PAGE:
Chicago Man Charged in Conspiracy to Sell U.S. Government Checks Stolen From the Mail
CHICAGO —A Chicago man has been indicted on federal criminal charges for allegedly conspiring with a U.S. Postal Service employee and others to sell U.S. government checks stolen from the mail.
An indictment returned Monday in federal court in Chicago charges AKEEM KOSOKO, 26, with one count of conspiracy to steal mail and government funds, three counts of embezzlement of government property, and three counts of receipt of stolen mail. Arraignment has not yet been scheduled.
According to the indictment, Kosoko conspired with his brother, who worked as a postal carrier, and others to have U.S. Treasury checks taken from the mail and sold to others. The checks were issued last year as part of the Coronavirus Aid, Relief, and Economic Security Act. Kosoko’s brother, AHMED KOSOKO, 35, of Chicago, was previously charged by federal criminal complaint with one count of conspiracy to steal mail and government funds.
The indictment was announced by John R. Lausch, Jr., United States Attorney for the Northern District of Illinois; Emmerson Buie, Jr., Special Agent-in-Charge of the Chicago Field Office of the FBI; Andre Martin, Special Agent-In-Charge of the Chicago Great Lakes Area Field Office of the U.S. Postal Service Office of Inspector General; William Hedrick, Inspector-in-Charge of the U.S. Postal Inspection Service in Chicago; and Tamera Cantu, Acting Special Agent-in-Charge of the IRS Criminal Investigation Division in Chicago. The government is represented by Special Assistant U.S. Attorney M. Claire Nicholson.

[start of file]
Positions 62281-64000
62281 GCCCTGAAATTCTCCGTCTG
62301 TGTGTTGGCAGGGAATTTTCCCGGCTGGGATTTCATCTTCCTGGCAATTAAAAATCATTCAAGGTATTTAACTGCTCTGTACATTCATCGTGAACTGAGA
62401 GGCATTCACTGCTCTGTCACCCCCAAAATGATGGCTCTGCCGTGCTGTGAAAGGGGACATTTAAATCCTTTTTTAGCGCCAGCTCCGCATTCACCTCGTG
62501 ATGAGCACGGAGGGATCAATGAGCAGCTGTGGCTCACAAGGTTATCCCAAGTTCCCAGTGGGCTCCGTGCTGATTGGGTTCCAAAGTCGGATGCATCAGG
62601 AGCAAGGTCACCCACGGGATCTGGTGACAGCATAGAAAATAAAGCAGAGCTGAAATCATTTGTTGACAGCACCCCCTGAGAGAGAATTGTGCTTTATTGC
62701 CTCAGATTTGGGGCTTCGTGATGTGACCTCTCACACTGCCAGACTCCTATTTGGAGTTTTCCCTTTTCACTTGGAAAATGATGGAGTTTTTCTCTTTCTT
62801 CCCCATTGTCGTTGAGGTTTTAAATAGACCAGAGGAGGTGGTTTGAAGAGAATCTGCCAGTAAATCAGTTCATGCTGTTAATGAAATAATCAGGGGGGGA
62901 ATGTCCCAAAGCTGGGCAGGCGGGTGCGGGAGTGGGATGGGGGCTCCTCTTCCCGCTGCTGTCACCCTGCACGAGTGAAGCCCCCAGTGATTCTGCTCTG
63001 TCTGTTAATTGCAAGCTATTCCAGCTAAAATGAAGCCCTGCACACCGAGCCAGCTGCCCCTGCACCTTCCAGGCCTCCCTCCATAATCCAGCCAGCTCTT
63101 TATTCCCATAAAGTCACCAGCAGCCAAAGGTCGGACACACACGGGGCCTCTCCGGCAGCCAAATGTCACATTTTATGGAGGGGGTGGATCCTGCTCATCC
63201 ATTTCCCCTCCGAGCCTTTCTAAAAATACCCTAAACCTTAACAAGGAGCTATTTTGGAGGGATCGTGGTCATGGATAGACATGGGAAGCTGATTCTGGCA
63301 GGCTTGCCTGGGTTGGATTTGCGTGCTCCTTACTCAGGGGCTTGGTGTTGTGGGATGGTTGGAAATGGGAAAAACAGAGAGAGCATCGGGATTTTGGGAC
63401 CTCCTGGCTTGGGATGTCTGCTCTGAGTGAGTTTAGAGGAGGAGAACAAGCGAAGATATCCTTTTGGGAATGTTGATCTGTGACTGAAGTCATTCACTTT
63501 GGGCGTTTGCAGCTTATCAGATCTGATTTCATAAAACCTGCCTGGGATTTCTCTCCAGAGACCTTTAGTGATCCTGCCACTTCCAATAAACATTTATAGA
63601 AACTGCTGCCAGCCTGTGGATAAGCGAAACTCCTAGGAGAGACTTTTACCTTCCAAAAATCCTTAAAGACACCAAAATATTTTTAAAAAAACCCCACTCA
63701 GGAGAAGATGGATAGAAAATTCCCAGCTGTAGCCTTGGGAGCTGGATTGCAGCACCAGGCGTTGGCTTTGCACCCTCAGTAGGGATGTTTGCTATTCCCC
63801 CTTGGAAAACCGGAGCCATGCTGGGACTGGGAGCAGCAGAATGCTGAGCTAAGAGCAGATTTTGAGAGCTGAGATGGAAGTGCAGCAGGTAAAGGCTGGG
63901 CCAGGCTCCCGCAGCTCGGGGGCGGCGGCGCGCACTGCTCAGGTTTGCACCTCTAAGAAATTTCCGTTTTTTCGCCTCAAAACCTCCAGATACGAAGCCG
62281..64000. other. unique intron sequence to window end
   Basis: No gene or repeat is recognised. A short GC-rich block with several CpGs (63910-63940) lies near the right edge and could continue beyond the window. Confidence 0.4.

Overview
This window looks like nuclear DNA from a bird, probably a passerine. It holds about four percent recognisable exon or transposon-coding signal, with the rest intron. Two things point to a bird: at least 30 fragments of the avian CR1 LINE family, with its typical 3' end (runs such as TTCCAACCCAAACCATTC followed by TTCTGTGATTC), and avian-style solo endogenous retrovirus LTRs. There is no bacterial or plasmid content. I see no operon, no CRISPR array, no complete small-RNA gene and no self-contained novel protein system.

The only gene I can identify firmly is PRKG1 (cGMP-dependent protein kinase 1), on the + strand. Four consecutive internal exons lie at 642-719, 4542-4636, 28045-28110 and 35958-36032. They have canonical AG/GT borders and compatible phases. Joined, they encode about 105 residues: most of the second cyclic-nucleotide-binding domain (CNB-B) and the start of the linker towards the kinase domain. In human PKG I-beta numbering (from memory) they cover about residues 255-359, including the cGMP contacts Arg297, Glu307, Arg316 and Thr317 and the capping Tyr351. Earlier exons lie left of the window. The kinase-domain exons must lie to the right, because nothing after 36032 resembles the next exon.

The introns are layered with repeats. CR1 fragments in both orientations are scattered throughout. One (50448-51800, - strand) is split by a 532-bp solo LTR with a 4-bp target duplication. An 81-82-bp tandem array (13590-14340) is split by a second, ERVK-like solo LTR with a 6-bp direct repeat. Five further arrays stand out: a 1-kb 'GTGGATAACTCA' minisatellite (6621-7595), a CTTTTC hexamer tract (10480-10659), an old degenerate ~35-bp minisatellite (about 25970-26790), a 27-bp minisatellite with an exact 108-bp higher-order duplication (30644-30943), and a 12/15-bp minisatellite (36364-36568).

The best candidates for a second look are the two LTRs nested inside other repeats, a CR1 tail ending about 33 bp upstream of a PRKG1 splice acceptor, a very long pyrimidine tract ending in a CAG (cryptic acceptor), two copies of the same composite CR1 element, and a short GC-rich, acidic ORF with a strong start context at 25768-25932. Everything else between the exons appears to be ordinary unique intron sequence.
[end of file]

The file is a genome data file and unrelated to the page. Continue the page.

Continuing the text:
The public is reminded that an indictment is not evidence of guilt. Defendants are presumed innocent and entitled to a fair trial at which the government has the burden of proving guilt beyond a reasonable doubt. If convicted, the Court must impose reasonable sentences under federal statutes and the advisory U.S. Sentencing Guidelines.